By Misha Grunbaum

It’s five servings a day, it’s the slow-blossoming bloom on a tree, it’s the most colorful part of the grocery store, it’s shaped like stars or circles or cardiods—it’s fruit.

And, according to the New York Times, for people in India, it’s specifically the mango. No other fruit has so many cultural and religious connotations, nor is any other fruit considered as sensual. In a related blog post, Heather Timmons insists that “the mango finds a more exalted, and frequent, place in Hindu mythology that the apple does in Christianity.”

But if India has claimed the mango as its national fruit, then what about the other countries of the world?

For America, regardless of its Puritan roots, it's apples. Johnny Appleseedhas been enshrined in legend here. (He actually was a real person—a devout Swedenborgian in fact.) But my memories are of picking apples at Eckert’s orchard; when I went to college, there were bus trips to go apple-picking in New England. My aunt in California has fruit trees in her backyard, including an apple tree. At home we have an apple peeler and corer for apple pie and apple tarts and apple crisps. George Washington’s cherries and Georgia’s peaches just don’t represent America as perfectly. As mangos are to India, so apples are to America.

Sweden has been co-opted by IKEA, which advertises lingonberry jam and straight-up lingonberries as authentically Swedish. One of my college roommates from Norway couldn’t stop raving about cloudberries, especially with cream. On the other side of the world, rambutans are intertwined with my notions of Malaysia.

My close friend insists that Russia once had the best strawberries, near Chechnya, and the Chechen writer German Sadulaev agrees. In I Am a Chechen! he begins an digression with the unforgettable words, “Once my memory was a strawberry field. Now my memory is a minefield.” From there, he describes how he used to pick strawberries in a field near his home. But, he writes, mines were laid in those fields, many of which exploded when people stepped on them, and “strawberries grow well in fields watered with thick, rich human blood.” On the horizon, as well as in his mind, the strawberry fields have become minefields.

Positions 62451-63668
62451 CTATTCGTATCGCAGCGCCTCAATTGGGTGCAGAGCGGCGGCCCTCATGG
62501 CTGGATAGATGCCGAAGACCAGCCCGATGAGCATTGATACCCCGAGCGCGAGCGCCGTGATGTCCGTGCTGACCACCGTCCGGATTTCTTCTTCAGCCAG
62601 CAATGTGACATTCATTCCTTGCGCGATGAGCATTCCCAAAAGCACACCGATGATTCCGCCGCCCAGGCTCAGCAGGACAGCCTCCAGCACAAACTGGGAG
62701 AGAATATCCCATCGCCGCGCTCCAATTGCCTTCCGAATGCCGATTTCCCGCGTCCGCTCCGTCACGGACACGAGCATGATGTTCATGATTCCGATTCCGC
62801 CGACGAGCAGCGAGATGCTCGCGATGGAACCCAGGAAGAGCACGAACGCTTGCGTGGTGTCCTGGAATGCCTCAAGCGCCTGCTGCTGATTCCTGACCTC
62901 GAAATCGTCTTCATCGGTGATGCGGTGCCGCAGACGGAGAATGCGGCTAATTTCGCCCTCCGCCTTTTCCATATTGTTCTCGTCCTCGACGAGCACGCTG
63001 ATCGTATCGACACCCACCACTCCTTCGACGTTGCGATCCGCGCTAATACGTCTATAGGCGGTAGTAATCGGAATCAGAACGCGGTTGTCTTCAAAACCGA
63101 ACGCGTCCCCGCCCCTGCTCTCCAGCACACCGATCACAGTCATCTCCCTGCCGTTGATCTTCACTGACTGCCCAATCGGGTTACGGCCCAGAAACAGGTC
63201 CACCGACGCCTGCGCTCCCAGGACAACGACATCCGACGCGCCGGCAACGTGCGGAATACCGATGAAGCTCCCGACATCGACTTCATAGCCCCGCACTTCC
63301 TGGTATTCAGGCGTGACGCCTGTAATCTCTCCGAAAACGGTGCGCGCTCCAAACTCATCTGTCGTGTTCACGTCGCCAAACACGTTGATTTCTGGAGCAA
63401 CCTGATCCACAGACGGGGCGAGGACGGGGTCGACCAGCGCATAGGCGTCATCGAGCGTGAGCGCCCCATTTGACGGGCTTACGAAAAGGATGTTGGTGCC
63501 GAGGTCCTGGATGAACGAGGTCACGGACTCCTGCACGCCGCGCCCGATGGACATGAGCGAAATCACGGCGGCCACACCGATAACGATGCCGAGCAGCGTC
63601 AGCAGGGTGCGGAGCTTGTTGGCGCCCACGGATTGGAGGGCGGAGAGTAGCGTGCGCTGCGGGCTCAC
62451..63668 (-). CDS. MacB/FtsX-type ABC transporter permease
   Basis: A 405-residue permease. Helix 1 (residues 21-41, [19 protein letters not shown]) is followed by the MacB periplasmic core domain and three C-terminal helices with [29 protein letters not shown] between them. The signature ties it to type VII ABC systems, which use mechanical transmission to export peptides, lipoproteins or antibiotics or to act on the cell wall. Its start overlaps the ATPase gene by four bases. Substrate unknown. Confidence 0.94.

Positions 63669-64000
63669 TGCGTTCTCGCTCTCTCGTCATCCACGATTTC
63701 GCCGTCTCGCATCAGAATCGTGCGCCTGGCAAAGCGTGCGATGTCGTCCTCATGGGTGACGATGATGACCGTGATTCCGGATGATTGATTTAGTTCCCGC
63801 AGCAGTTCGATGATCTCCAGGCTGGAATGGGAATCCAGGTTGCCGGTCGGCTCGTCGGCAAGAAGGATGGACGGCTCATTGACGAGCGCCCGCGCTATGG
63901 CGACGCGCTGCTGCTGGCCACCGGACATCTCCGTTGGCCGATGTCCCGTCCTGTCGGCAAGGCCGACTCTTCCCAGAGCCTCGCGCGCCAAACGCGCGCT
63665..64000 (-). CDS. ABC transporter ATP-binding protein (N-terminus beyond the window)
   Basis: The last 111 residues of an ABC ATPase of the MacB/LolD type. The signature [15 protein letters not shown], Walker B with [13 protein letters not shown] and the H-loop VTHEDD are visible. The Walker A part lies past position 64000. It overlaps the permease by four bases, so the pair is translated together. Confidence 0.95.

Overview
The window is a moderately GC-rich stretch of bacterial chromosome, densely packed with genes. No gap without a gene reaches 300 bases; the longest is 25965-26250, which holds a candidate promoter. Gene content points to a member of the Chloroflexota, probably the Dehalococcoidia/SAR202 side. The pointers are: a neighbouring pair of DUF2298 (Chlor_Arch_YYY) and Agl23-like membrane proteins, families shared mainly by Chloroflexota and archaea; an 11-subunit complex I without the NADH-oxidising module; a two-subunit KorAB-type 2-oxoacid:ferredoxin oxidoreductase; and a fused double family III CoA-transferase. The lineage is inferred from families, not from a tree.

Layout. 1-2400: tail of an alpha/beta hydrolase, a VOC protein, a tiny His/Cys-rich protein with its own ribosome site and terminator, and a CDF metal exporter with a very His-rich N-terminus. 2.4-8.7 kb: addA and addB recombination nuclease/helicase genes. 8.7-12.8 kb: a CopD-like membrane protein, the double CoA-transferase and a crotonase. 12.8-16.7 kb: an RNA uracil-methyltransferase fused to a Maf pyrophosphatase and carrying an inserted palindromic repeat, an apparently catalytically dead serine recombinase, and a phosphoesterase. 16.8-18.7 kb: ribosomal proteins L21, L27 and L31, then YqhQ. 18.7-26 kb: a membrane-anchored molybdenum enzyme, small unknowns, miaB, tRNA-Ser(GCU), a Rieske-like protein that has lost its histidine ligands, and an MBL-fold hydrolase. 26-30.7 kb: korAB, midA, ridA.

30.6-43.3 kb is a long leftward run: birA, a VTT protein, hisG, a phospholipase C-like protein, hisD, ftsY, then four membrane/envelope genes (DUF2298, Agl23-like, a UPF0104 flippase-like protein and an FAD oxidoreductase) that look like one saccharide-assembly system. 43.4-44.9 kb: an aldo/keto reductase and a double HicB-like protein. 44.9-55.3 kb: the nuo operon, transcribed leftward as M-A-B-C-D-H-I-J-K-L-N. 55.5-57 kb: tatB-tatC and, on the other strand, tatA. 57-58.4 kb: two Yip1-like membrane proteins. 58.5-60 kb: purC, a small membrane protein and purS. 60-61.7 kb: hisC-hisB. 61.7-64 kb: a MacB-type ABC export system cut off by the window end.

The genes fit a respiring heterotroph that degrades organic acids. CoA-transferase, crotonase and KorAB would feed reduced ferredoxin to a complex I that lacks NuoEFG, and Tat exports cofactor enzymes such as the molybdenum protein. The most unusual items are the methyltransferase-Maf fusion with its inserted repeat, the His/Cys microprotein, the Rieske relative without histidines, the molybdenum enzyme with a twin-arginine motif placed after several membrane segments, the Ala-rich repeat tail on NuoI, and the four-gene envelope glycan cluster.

But Russia might have to settle for a different, less bloody fruit. France boasts many delicacies, but I’ve never been able to forget Edouard Levé’s beautiful formulation: “When I look at a strawberry, I think of a tongue, when I lick one, of a kiss.” Since then, I’ve never been able to taste strawberries without being reminded of French kisses.

Israel, for me, will always be the land of oranges. The weather is unforgivably hot and dry, and I can’t count how many shekels I’ve spent on fresh-pressed orange juice at a tiny stall after a thirst-inducing hike across sandy terrain. And I can still remember the small orange trees in Jerusalem and Tel Aviv’s plazas, whitewashed with fungicidal paint. Not figs, not olives, but Jaffa oranges.

What about the rest of the world? I’m waiting for my friend to come back from Japan with akebi. And then I need to start cataloging all the other countries: Nigeria, Ecuador, Sri Lanka, Italy, New Zealand . . .